The Capital had its date with the devil on 'his own day' throughout the world.
February the 13, a normal working day on the face of it, turned into another successful day for terror in another Indian city.
Every blast, right from the serial bomb blasts that rocked the city in September 2008, to the Mumbai's serial carnage in July last year and even the German Bakery Blast that occurred in Pune the year before, have one thing in common - these were all executed on the 13th day of a month.
"Other cities aside, this is the third time that the 13 has turned out unlucky for the city. The first time this happened was as long back as in 2001 when armed gunmen stormed the Parliament on December 13," said a senior police officer.
Though investigators are still clueless about the identity of the planter and the organisation to which he may belong, the date itself suggests the attack to be the handiwork of the Indian Mujahideen (IM).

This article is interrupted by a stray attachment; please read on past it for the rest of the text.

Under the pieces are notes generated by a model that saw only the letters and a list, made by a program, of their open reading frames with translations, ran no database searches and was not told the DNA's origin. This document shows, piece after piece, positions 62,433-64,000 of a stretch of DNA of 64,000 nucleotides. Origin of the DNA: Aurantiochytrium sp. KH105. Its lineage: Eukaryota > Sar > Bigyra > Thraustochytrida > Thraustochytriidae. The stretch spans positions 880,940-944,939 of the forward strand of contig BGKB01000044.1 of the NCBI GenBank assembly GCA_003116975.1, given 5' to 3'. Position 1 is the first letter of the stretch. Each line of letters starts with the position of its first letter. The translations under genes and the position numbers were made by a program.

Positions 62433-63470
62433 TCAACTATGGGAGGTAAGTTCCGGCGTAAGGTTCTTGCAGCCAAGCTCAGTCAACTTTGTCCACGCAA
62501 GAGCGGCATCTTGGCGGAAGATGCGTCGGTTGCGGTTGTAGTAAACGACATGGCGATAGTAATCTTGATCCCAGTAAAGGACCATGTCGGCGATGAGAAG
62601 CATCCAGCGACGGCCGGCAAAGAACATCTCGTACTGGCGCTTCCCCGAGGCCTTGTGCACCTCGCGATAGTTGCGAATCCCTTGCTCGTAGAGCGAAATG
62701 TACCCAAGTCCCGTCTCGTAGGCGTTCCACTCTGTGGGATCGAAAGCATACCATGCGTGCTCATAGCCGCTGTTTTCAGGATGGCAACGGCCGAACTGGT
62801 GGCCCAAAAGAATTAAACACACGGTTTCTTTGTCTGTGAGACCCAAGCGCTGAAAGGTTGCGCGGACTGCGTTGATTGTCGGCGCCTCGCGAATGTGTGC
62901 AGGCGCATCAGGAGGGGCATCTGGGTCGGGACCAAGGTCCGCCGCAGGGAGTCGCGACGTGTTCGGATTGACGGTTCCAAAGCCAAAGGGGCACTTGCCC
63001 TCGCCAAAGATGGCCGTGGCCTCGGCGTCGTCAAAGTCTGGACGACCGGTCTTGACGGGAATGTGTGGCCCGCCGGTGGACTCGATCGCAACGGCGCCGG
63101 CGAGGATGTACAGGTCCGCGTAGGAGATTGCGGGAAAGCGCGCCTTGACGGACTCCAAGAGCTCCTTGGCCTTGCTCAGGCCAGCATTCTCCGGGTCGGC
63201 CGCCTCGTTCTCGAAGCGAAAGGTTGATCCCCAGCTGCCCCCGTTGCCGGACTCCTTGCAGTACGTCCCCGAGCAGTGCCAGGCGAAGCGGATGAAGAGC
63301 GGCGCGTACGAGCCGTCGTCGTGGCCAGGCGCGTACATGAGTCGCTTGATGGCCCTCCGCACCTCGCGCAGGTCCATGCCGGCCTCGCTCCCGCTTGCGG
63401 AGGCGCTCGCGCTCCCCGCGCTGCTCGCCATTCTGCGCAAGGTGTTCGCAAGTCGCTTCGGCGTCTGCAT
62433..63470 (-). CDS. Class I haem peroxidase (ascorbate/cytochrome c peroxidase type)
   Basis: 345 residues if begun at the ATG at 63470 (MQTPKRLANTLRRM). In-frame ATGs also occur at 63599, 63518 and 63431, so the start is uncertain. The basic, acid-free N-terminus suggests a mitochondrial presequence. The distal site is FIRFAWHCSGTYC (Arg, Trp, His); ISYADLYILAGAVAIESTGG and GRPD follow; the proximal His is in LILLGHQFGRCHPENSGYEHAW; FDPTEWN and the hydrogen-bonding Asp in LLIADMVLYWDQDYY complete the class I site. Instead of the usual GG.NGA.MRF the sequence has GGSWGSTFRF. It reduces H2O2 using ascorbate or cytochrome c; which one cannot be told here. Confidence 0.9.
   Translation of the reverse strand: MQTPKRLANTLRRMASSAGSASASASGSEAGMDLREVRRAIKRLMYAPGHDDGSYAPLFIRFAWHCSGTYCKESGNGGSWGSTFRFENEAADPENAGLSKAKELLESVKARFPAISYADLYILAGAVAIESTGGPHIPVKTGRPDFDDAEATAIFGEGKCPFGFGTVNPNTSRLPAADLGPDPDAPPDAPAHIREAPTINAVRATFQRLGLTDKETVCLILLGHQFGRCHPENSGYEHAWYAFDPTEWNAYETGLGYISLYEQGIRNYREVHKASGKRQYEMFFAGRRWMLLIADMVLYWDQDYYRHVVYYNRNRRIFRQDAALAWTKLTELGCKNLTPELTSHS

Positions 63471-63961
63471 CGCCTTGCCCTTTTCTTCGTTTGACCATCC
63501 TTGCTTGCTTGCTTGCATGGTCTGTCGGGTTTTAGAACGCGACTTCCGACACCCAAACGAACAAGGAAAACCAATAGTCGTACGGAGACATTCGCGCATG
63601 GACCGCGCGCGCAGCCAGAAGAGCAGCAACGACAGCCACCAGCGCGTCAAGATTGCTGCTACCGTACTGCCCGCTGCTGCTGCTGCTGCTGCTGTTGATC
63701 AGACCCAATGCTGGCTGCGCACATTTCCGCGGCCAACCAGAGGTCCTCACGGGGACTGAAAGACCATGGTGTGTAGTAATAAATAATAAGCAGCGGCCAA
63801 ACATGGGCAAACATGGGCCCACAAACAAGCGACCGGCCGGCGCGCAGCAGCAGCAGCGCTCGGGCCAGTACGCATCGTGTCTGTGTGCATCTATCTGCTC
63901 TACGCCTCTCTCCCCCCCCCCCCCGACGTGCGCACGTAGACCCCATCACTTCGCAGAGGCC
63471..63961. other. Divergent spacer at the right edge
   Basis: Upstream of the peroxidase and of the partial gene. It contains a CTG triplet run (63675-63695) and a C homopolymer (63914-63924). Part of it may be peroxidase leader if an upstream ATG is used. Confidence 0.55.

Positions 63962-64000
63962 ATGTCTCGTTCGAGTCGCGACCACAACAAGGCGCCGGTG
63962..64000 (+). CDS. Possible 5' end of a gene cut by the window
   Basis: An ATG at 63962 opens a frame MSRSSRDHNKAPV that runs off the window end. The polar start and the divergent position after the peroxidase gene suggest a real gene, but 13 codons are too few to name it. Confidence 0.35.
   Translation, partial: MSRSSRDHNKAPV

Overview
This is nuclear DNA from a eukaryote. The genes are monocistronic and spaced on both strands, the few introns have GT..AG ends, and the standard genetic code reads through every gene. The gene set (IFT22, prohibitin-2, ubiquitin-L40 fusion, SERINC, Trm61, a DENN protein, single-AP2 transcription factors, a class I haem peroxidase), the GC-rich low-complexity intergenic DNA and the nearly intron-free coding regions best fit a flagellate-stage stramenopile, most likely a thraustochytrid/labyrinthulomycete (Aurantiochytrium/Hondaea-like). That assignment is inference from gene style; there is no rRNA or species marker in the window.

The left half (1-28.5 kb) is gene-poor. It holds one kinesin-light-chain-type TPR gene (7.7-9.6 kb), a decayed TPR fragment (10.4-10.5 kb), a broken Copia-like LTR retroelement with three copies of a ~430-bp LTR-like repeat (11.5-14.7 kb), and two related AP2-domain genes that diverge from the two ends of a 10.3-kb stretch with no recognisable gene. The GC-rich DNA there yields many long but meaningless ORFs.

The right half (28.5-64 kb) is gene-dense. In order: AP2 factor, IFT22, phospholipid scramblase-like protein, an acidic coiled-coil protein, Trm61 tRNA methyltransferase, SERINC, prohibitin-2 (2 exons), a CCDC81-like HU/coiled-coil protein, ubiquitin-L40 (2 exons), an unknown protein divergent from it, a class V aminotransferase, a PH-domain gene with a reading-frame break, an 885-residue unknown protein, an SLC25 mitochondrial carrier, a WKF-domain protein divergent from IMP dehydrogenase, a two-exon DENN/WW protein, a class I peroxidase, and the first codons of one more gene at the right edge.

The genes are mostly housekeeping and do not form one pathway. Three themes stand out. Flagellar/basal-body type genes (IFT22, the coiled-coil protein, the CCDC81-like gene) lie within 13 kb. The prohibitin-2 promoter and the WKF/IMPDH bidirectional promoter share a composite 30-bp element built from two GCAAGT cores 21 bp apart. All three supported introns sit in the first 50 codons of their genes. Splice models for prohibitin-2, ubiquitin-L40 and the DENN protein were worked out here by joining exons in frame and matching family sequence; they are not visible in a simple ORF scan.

Sources said around 40 IM operatives are currently active across at least five Indian cities. Meanwhile, the kind of device which was stuck onto the Israeli diplomat's official vehicle, sources said, has never been used in any attack perpetrated on any Indian city.
"However, such magnet-based 'sticky bombs' are routinely used by Naxalites to destroy police and security force convoys in the Red Corridor," said the officer.
This is also the first time that the explosive device was intended to harm a single target - the diplomat's official vehicle, and not wreak havoc on a larger and random scale as in the serial blasts in 2005, 2008 and the High Court blast on September 7 last year.